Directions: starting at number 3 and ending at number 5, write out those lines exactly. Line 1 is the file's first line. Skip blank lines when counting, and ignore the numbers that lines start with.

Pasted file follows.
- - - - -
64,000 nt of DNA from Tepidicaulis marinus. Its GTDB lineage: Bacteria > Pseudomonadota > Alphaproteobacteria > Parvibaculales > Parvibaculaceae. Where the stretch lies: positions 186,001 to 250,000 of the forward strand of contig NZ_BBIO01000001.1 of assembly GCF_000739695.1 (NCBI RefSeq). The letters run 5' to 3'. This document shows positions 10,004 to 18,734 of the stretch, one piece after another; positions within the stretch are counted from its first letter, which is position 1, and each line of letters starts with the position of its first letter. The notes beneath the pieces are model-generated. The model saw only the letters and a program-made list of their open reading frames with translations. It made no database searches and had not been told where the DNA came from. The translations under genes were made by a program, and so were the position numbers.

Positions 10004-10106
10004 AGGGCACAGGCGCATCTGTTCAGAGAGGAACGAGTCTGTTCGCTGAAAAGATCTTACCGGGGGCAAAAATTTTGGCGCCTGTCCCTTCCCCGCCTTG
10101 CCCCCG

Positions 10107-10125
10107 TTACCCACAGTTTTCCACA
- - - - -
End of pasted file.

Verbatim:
10004 AGGGCACAGGCGCATCTGTTCAGAGAGGAACGAGTCTGTTCGCTGAAAAGATCTTACCGGGGGCAAAAATTTTGGCGCCTGTCCCTTCCCCGCCTTG
10101 CCCCCG

Positions 10107-10125